Government ministers are likely to look at bringing forward the tightening of Covid-19 restrictions to 28, 29 or 30 December.
Sources indicate that restrictions for the hospitality sector and inter-county travel will be considered by ministers at a meeting next Tuesday.
They will also discuss limiting the existing ceiling on household visits.
It is understood that a key concern is that the authorities do not want the hospitality sector entirely open on New Year's Eve.
Earlier, the Taoiseach said the National Public Health Emergency Team had recommended to Government that the period of relaxed Covid-19 restrictions be shortened to the end of the year as virus cases rise.
Speaking on RTÉ's Six One, Micheál Martin said: "The anticipated period of going from tomorrow to the 6th of January would be shortened."
He said the measures being recommended involve the hospitality sector as well as visits between households being reduced from three to two.
The Taoiseach said Government will take the recommendation "very seriously" and will be in a position to make a decision when it meets on Tuesday.
Mr Martin was speaking as 484 new cases of Covid-19 were reported today, as well as three virus-related deaths.
The number of people in hospital is 200, with 31 of the patients in intensive care, up one from yesterday.
Nationally, the 14-day incidence rate of the virus per 100,000 of the population is 94.2.
Minister for Health Stephen Donnelly, who met Dr Holohan today, said the Chief Medical Officer reported that virus positivity and referrals for tests were up, and GPs were seeing an increase in the number of people presenting with flu-like symptoms.
The Taoiseach said it is extremely important that people mind themselves by continuing to wear masks and observing physical distancing.
Mr Martin said he had indicated on 19 October that the Government would not be implementing a zero-Covid or herd immunity strategy but that when case numbers increased, there would be intervention to bring them back down again and that when it was safe to reopen the restrictions would be relaxed.
He said the country had endured six weeks of severe Level 5 restrictions, people "had put up with a lot" and the Government had felt that a break was needed for the month of December to ensure that people had a meaningful Christmas.
The Government is considering closing the hospitality sector after Christmas due to rising case numbers, according to the Tánaiste.
"The kind of restrictions we would be thinking about imposing at a point between Christmas and New Year's would be restrictions on hospitality - essentially closing hospitality again - and limiting visits to one household visiting another household, but not a total ban on all household visits," Leo Varadkar said.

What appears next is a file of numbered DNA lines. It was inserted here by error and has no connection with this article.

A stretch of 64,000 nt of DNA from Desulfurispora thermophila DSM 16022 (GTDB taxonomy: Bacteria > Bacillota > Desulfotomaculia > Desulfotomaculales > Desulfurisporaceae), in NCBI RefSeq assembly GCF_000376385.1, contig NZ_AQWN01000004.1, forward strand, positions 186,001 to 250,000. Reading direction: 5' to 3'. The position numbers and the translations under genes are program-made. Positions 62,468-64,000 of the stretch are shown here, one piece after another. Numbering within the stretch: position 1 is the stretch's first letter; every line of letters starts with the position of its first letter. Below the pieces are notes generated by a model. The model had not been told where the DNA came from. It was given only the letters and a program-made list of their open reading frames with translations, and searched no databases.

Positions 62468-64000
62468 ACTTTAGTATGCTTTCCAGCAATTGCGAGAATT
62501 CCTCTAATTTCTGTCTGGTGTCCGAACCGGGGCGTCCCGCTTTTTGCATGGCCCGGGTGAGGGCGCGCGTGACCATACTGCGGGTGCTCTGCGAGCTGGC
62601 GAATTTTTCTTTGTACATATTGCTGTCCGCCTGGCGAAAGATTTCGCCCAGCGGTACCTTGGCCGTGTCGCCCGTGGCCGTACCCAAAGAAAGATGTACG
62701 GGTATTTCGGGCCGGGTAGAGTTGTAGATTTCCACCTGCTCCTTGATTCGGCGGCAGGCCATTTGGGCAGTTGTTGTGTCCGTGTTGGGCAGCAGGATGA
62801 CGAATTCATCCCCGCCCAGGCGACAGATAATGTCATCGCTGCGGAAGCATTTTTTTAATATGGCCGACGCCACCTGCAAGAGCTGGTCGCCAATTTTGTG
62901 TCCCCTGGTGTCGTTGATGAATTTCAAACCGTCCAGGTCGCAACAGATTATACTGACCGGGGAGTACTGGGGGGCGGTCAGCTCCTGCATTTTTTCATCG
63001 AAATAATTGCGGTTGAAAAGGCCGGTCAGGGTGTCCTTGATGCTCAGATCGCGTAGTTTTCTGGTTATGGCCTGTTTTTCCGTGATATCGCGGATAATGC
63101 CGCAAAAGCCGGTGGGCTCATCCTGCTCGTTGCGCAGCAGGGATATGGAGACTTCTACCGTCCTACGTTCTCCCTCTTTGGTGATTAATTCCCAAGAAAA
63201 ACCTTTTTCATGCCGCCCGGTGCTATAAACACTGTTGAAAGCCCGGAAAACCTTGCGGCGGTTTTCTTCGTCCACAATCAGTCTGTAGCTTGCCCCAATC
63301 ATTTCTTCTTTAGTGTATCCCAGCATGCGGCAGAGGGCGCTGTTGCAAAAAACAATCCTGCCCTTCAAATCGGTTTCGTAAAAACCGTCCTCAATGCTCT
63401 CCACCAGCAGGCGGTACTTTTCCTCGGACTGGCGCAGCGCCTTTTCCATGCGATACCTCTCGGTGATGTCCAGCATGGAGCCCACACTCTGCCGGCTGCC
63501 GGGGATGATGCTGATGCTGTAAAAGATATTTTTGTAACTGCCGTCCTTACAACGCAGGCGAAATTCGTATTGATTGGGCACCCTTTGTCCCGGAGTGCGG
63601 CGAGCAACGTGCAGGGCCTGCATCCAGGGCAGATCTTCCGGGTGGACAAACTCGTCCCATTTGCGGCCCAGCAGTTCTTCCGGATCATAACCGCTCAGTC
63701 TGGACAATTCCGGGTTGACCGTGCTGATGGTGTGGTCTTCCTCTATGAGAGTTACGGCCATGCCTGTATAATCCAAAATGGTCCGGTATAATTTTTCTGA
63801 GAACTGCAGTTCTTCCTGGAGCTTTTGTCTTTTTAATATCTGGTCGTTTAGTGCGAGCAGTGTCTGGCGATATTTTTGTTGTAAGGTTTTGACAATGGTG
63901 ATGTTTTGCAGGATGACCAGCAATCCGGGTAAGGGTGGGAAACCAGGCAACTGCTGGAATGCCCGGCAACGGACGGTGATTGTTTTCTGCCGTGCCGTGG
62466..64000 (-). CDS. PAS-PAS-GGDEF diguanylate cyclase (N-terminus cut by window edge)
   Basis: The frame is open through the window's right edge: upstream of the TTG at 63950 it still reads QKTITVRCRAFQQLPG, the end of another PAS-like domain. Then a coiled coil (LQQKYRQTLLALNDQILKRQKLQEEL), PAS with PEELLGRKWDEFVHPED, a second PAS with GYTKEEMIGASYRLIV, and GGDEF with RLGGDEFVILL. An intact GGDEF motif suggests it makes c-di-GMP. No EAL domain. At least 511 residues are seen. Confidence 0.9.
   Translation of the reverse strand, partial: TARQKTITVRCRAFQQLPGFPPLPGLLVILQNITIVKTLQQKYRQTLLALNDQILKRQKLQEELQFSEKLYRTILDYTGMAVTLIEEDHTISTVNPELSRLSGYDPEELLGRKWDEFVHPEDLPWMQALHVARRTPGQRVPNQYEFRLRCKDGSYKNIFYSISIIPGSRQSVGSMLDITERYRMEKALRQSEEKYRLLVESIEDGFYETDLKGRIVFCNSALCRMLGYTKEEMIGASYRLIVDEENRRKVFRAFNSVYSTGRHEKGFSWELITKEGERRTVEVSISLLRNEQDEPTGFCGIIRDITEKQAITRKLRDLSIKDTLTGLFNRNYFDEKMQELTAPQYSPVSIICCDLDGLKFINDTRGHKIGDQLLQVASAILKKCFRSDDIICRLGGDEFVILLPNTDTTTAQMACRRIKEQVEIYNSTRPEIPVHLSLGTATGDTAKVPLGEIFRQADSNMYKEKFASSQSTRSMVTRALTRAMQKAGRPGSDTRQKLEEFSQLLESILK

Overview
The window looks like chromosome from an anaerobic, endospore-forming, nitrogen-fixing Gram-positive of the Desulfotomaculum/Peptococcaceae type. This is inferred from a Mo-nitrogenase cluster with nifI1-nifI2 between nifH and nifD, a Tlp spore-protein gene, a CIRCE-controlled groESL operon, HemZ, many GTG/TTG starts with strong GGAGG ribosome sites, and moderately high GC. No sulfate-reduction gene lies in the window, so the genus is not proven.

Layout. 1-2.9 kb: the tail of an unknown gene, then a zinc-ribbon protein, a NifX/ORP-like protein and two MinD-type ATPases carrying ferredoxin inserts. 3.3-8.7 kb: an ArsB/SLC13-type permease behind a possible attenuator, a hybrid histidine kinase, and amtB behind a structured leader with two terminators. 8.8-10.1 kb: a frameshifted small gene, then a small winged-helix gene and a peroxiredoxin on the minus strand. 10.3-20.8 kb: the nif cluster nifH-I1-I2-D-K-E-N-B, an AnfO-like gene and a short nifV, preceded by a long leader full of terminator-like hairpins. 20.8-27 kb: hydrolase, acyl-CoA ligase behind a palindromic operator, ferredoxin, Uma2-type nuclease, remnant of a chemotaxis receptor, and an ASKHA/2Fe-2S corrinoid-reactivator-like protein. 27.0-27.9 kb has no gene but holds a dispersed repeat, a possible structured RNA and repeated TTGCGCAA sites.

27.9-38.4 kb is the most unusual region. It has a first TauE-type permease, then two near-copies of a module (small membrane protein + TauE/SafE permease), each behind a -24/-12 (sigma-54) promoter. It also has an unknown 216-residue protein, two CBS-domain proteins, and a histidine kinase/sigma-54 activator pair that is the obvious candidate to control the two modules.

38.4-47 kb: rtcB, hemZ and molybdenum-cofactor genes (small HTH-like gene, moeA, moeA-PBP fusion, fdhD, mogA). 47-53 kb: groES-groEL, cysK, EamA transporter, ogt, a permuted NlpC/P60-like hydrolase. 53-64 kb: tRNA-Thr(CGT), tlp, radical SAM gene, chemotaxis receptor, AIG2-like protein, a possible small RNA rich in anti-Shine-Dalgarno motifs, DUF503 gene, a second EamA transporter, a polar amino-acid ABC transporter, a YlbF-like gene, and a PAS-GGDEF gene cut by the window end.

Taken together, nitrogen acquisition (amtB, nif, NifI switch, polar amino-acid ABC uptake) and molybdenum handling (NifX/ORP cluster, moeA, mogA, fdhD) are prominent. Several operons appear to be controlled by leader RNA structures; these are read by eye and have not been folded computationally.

"But retail and personal services would stay open," he added, also indicating that non-essential retail would stay open.
Speaking on RTÉ's Prime Time, Mr Varadkar said it was prudent for the Government to wait until Tuesday to make a decision on NPHET's recommendations in case the numbers stabilise.
He said this would still give businesses a notice period of seven-to-eight days.
"Unless the numbers stabilise over the next couple of days, we will have to bring forward from the sixth of January the point at which we need to re-impose restrictions," he said.
Mr Varadkar added it was a reasonable expectation that no businesses would be closed by 1 April due to the vaccine, improved treatments and mass testing, but there was no guarantee.
Sinn Féin's health spokesperson David Cullinane said the Covid-19 indicators are concerning and the Government must be guided by public health advice.
"The rise in case numbers, in the 14-day incidence rate and in hospitalisations is concerning. We must do all we can to keep people safe and ensure our hospitals are not stretched beyond capacity. We must be guided by public health advice and ensure we do all we can to reduce case numbers, prevent hospitalisations and keep people safe."
Labour Leader Alan Kelly said the public could not be expected to wait five days to hear from Government about any potential additional restrictions that may come into force before the New Year.
Mr Kelly said: "The Taoiseach and Government need to clear this up as soon as possible. The public and businesses need certainty from Government about any potential additional restrictions on home visits and hospitality.
He said the issue of inter-county travel up until 6 January needs to be confirmed and that Mr Martin should bring forward the Cabinet meeting to tomorrow morning and announce any new restrictions as soon as possible.
"The hospitality industry also need to know whether they will be able to remain open as intended for the New Year. Hotels, restaurants and pubs have taken bookings and many livelihoods depend on the busy Christmas period," Mr Kelly added.
Social Democrats co-leader Róisín Shortall said: "The latest figures are a cause for concern and health advice must be taken on board if we are to avoid a return to full lockdown in January."
Despite hopes that vaccination will begin here before the end of the month, people have been warned against premature complacency as the effects on the general population will not be seen until the middle of 2021.